The next step is to calculate the pressure differences via the expansion valve. This value is required as soon as you want to determine the respective capacity values of the valve in a dimensioning datasheet for the defined refrigerant in a table for the evaporation temperature. The orifice size will now be determined with the evaporator cooling capacity, which is already corrected by the subcooling. Different columns with different values of pressure drop can be selected. With R134a these are 2, 4, 6, 8 and 10 bar. These values appear high when compared with the dimensioning of valves in suction, liquid or hot gas lines. Pressure drops of 1 bar with the R134a should already be considered high here. The expansion valve has a special position in this respect. It is a regulator, and brings the refrigerant from high pressure back to low pressure level again. This is practically the inversion of the compression process, in which low suction pressure was compressed to high hot gas pressure. The evaporation pressure must therefore be subtracted from the condensation pressure to determine this pressure difference. The result, however, corresponds only roughly to the value that should be selected in the dimensioning table. Pressure drop, e.g. via the distributor (e.g. Venturi distributor) of the evaporator, has not yet been considered. For practical purposes it is sufficient to subtract a flat-rate value of 1 bar. If the exact calculated value cannot be found in the dimensioning sheet you should take the column with the next lowest value. With 6.5 bar, for example, that would be the column with the corrected evaporation capacities at 6 bar. The suitable valve series with the precise orifice size can now be taken from the rows of the dimensioning table.
Stainless steel expansion valves with exchangeable orifice TUAE
Let us now consider this using a specific refrigeration system. For example, the following typical system is to be given a thermostatic expansion valve: a cold storage room with 7 kW at -10°C evaporation, 45°C condensation and 10 K subcooling, the R134a refrigerant is used. Refrigerant and evaporation temperature are critical for selecting the datasheet. In our case this means: Use of the datasheet for R134a and evaporation temperature range +10 to -40°C. The cooling capacity must first be corrected with the correction factor for subcooling, which can be read in the small table below (see "Dimensioning example" table). At 10K it is 1.08. 7 (kW) divided by 1.08 is 6.5 (kW). As "-10°C" is explicitly identified as its own table, the matching orifice size can be read directly for the cooling capacity 6.5 kW. The pressure drop via the expansion valve is also required, as the condensing temperature is not given directly in the datasheet. The refrigerant slide ruler helps. We can read here that condensing temperature and evaporation temperature are 9.6 bar apart (10.6 bar - 1 bar). To meet the pressure drop via the distributor, we must once again subtract 1 bar from the result. This gives us 8.6 bar. We orientate ourselves on 8 bar Δ p, 6.5 kW cooling capacity, -10°C evaporation temperature and can now look for the right orifice size. The value is 6.9 and the matching orifice size is 5. A "TEN 2" valve ("E" stands for external pressure compensation and "N" for the refrigerant R134a) with orifice 5 for our cold storage room can therefore be selected in this example.
OEM Expansion Valve with Fixed Orifice TGE
If an MOP valve (MOP = maximum operating pressure) is used instead of a standard expansion valve, then it is with the objective of avoiding too high evaporation temperatures. These MOP valves are very popular for deep freeze systems, because deep freeze compressors have a weaker electric motor than normal cooling or air-conditioning compressors, and this protects them against overload. The only technical change with an MOP valve compared to a standard valve is the limited sensor charge. If the complete sensor charge is evaporated at a specific temperature, the sensor pressure increases hardly at all (or only very negligibly). This produces a limit on the upward evaporation pressure. In practice it is important to know that higher superheat can occur in particular with MOP valves, without a malfunction or even a valve that is dimensioned too small.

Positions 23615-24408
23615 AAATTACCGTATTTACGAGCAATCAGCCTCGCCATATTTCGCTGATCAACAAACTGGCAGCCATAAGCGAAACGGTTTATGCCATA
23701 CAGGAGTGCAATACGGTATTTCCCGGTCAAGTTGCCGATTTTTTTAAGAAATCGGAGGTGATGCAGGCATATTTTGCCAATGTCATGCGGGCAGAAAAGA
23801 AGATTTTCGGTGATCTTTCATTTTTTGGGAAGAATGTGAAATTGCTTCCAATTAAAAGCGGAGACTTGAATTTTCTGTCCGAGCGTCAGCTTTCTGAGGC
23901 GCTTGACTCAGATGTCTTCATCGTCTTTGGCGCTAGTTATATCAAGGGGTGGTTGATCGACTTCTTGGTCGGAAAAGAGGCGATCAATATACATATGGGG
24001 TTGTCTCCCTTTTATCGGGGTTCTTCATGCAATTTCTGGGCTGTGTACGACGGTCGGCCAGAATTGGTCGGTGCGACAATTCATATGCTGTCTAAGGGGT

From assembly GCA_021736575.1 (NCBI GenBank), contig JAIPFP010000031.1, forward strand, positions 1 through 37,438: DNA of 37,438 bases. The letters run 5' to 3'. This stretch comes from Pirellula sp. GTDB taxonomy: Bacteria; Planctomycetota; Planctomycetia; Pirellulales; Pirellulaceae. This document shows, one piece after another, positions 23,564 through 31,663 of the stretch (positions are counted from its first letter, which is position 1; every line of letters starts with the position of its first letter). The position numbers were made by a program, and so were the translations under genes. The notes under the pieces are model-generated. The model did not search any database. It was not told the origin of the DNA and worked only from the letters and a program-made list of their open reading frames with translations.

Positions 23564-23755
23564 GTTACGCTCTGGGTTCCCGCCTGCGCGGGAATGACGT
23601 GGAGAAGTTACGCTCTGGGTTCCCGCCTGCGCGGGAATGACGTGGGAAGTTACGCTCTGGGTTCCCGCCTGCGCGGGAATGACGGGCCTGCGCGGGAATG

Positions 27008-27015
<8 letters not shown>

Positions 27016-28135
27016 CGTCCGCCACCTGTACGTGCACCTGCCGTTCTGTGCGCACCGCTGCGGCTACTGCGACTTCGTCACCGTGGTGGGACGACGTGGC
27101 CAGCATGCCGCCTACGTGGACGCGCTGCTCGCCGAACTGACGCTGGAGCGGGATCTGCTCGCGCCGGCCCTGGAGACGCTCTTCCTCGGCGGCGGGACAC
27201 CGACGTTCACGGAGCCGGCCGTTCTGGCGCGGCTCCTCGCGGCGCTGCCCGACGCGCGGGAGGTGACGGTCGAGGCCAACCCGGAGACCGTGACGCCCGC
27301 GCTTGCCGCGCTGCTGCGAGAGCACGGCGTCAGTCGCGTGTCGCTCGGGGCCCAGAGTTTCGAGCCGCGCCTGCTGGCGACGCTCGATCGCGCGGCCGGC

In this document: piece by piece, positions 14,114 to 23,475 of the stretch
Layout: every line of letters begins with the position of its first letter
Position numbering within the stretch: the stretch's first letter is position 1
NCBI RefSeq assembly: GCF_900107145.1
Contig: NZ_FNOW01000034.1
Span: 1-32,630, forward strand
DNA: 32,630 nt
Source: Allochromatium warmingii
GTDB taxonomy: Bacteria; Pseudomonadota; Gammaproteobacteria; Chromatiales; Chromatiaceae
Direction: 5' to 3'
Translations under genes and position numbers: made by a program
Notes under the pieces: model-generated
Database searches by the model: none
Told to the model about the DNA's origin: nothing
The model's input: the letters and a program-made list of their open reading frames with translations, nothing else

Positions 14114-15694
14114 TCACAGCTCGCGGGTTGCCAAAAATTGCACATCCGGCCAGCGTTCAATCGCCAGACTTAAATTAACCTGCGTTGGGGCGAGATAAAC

When using a thermostatic expansion valve, the dimensioning of the liquid line should be given a high place value. Generally speaking a speed of 1 m/s must be targeted as the benchmark with the liquid line diameter dimensioning. Considerably higher speeds can lead in specific cases to flow noise or even whistling sounds at the expansion component. Lower flow speeds also mean increasingly lower pressure drop at the same time. Low pressure drop prevents flash gas from forming. Flash gas, or the formation of bubbles instead of liquid refrigerant upstream of the expansion valve, can lead to the expansion valve suddenly being too small for the system's operating status, as the dimensioning is the basis for assuming fully liquid refrigerant at the expansion valve's input. If vapour bubbles now increase upstream of the regulator, the capacity value of the expansion valve may no longer be sufficient under the circumstances. The symptoms here are bubbles in the sight glass, despite sufficient refrigerant charge volume and too high superheat. This effect is also boosted by rising liquid lines and higher pressure drops. Hardly any flash gas formation can be expected with liquid lines flowing downwards and the expansion valve positioned far below the condenser/receiver.
This concludes the topic of thermostatic expansion valve dimensioning. If we consider the points raised above, such as refrigerant, sub cooling, pressure difference above the valve, MOP and a sufficiently large liquid line, nothing more stands in the way of optimum operation of the projected refrigeration systems with regard to evaporator injection control.